Besides the runny nose and itchy eyes, I get an extremely sore throat, making it difficult to swallow or even sleep.

The problem is that medications that contain pseudoephedrine are banned in Japan, and this includes the over-the-counter antihistamines that typically work best for me in Canada.

Antihistamines in Japan do work for me a bit, but leave me feeling cotton-mouthed.

FWIW here in Canada I also suffered from intense allergies when moved back from Japan. I lived on the Saanich Peninsula, north of Victoria, where the primary ag crop is hay. It was terrible. Things got better when we moved into the city.

I still have to take a double-dose of Claritin for about two months each spring and early summer.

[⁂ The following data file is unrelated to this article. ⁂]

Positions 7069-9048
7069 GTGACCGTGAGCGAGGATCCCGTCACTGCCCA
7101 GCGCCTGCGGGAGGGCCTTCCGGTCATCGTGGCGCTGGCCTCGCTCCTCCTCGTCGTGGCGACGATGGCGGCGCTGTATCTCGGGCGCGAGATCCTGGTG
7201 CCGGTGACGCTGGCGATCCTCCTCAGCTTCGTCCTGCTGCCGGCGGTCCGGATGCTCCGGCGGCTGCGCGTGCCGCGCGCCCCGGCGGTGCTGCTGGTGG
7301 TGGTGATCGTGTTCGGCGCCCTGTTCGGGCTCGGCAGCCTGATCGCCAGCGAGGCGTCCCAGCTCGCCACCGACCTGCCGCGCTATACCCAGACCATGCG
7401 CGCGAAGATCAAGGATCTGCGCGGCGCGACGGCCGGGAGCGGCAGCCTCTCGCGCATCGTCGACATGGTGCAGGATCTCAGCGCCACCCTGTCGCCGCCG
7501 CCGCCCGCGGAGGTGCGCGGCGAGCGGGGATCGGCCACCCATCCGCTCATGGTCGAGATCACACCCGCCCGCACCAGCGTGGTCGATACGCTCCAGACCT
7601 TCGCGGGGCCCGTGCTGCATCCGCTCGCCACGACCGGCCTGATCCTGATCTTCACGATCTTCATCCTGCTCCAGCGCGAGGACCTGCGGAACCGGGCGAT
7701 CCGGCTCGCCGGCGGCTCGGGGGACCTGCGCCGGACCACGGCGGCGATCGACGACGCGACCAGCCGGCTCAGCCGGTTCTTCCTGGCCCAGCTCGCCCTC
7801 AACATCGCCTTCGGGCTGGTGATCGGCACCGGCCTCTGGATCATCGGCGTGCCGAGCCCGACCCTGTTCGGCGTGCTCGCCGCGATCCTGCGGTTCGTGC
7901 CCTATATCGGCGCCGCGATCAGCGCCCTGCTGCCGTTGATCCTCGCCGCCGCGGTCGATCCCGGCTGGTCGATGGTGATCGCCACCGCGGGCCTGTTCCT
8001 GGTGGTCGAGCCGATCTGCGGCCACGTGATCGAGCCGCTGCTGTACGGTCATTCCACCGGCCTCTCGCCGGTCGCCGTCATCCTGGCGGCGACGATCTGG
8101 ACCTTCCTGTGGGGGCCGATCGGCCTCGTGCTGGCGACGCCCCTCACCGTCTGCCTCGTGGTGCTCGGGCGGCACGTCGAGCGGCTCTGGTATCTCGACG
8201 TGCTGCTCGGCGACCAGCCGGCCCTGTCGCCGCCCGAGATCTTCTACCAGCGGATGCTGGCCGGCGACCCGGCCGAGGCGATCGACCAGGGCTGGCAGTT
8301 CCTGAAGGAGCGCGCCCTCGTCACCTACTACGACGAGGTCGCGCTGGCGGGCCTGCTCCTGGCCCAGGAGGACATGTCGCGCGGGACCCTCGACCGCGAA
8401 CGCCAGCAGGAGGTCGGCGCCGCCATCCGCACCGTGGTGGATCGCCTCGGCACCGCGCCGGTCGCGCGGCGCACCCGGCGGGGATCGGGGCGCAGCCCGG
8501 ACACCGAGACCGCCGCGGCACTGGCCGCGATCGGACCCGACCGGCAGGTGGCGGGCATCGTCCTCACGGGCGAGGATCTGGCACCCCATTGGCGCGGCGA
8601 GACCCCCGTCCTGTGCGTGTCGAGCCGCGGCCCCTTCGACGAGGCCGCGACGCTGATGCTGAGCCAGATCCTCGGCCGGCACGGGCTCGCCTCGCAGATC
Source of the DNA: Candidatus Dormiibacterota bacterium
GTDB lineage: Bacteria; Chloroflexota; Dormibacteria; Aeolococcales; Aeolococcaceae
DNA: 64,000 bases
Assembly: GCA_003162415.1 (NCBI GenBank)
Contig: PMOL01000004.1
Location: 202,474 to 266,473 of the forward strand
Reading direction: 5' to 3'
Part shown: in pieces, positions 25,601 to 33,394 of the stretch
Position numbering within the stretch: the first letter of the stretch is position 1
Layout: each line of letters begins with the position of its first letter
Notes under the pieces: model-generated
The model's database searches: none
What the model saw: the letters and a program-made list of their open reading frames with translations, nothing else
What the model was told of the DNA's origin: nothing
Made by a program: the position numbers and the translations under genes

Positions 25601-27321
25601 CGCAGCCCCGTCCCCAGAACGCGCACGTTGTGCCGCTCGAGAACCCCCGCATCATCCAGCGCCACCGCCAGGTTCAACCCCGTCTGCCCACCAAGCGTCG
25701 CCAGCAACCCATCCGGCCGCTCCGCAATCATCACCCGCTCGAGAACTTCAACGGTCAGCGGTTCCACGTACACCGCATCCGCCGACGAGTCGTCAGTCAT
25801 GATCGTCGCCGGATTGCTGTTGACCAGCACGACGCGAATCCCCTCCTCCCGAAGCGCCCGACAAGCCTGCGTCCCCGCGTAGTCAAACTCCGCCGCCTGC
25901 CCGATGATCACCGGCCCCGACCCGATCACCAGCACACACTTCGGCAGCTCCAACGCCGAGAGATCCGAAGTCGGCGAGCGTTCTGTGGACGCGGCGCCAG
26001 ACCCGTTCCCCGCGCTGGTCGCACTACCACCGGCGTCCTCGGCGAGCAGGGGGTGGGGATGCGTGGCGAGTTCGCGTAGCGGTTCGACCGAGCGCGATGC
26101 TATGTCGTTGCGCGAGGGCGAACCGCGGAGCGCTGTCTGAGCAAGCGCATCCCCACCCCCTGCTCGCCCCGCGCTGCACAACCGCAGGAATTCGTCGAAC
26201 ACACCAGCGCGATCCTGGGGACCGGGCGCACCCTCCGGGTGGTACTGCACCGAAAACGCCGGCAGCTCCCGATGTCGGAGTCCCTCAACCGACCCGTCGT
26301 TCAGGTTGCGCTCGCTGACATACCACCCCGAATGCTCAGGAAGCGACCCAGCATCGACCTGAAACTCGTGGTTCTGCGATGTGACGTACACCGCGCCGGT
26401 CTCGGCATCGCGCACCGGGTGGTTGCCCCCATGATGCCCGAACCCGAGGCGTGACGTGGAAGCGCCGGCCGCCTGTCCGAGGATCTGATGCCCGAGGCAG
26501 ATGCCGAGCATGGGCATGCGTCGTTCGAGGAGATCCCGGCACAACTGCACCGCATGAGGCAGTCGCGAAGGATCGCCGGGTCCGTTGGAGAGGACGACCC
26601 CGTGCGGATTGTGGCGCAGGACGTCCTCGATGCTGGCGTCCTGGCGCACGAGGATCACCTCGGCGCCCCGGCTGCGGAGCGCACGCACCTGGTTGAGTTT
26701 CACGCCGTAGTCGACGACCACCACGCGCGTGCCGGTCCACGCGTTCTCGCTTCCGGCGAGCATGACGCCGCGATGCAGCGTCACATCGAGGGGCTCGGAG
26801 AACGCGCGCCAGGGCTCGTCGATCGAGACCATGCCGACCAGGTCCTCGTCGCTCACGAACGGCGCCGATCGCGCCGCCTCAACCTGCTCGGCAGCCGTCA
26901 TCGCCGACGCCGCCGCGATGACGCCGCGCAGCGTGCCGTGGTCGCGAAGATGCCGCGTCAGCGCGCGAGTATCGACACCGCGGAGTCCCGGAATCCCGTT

posted by JamesBay at 2:16 PM on March 19 [2 favorites]


There was even an episode of Cells at Work! on this: Cedar Pollen Allergies.
posted by mogget at 2:33 PM on March 19 [3 favorites]


For years, every time I went to Austin for SXSW I would come home with a sinus infection. Then one year I didn't. A taxi driver I talked with that year had the answer: The local white cedar trees hadn't released their pollen yet.
posted by me3dia at 2:34 PM on March 19 [1 favorite]


As well, Japanese sugi is not a true cedar, but is a species of cryptomeria. In North America there are a number of species of trees called "cedar" that are not actually true cedars.

Where I live, the Western redcedar is actually a species of cypress, as is the yellow cedar.

The Texas white cedar is a species of juniper.
posted by JamesBay at 3:25 PM on March 19 [8 favorites]


Just popped my Claritin before preparing to venture out to the pollen ridden streets of Tokyo. And, all I can say is kill it with fire. It amazes me that someone with allergies worse than mine hasn't gone out to the nearby forests and tried to burn it all down. (Well, that and the fact that we get get plenty of rainfall means there just aren't that many forest fores.)